The figure in the painting plays with the ideas of elsewhere and alternate color schemes.
She soaks up the light around you. “She” takes the place of a proper noun.
I wonder sometimes about clowns and the emphasis they put on their own faces. Though one case study isn’t a trend, it’s capable of exploring how alone one clown claims to be.
In writing class, I was warned about extra bits and repetition. Twice a week, the teacher would help me seek and destroy unneeded words.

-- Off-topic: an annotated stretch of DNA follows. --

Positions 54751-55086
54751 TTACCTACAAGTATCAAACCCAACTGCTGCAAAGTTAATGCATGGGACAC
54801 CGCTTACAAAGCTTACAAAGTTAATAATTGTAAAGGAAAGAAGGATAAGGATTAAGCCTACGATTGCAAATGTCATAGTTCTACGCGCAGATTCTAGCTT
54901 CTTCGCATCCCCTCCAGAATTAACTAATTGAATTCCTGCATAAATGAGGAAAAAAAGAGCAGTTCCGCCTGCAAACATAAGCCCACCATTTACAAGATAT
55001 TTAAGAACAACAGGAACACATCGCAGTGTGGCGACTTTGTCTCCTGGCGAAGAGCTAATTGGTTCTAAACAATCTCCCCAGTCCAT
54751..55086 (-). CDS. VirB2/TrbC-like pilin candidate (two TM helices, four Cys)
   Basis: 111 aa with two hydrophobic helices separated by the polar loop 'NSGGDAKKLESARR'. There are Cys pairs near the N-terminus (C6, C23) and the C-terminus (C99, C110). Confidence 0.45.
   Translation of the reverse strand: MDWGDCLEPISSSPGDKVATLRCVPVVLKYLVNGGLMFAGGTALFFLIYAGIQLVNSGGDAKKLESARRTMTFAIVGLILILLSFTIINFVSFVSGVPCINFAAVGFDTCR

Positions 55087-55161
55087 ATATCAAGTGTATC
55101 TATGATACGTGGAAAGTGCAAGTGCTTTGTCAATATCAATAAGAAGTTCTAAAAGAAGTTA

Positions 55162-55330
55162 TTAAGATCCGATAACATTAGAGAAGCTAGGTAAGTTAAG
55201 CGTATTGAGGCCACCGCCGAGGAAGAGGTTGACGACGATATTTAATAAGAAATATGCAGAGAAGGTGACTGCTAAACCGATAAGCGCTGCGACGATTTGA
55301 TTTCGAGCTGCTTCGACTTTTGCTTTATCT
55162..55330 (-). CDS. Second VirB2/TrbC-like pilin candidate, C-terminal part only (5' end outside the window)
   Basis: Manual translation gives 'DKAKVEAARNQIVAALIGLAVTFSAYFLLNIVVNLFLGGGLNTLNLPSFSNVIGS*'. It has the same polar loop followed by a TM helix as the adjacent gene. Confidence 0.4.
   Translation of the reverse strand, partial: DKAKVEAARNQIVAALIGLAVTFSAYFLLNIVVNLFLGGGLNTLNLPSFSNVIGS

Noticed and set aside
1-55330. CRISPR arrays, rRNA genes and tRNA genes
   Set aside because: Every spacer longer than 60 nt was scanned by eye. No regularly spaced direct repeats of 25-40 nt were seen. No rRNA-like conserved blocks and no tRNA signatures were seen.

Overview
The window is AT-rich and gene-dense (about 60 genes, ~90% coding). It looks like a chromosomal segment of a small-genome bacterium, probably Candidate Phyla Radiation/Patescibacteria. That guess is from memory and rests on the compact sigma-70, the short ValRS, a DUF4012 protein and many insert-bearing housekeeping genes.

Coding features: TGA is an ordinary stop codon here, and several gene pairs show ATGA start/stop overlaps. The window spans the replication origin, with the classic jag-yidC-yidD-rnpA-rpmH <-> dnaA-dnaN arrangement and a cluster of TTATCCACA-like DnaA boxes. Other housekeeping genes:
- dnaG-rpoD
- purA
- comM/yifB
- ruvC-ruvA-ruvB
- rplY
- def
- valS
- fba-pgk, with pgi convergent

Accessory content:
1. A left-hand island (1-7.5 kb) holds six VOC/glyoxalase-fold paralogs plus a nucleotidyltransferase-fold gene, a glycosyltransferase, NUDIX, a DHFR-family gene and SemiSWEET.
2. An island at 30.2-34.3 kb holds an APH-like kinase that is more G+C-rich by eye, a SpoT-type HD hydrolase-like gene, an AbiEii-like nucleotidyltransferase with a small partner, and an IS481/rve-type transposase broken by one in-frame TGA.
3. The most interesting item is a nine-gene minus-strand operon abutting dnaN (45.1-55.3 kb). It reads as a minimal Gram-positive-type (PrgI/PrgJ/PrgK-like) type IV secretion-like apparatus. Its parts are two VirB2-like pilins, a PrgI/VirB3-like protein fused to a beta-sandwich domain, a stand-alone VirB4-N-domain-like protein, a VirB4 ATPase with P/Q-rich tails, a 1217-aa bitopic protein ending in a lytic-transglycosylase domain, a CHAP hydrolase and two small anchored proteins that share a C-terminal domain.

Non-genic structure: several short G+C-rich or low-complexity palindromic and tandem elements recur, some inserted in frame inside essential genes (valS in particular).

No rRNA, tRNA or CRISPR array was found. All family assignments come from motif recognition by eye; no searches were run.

I was looking for the next rectangle.
I was asked to collect more data.
I was thinking about the way a painting becomes a museum and a face becomes a crowd.
Glen Armstrong holds an MFA in English from the University of Massachusetts, Amherst and teaches writing at Oakland University in Rochester, Michigan. He edits a poetry journal called Cruel Garters and has three recent chapbooks: Set List (Bitchin Kitsch,) In Stone and The Most Awkward Silence of All (both Cruel Garters Press.) His work has appeared in Poetry Northwest, Conduit and Cloudbank.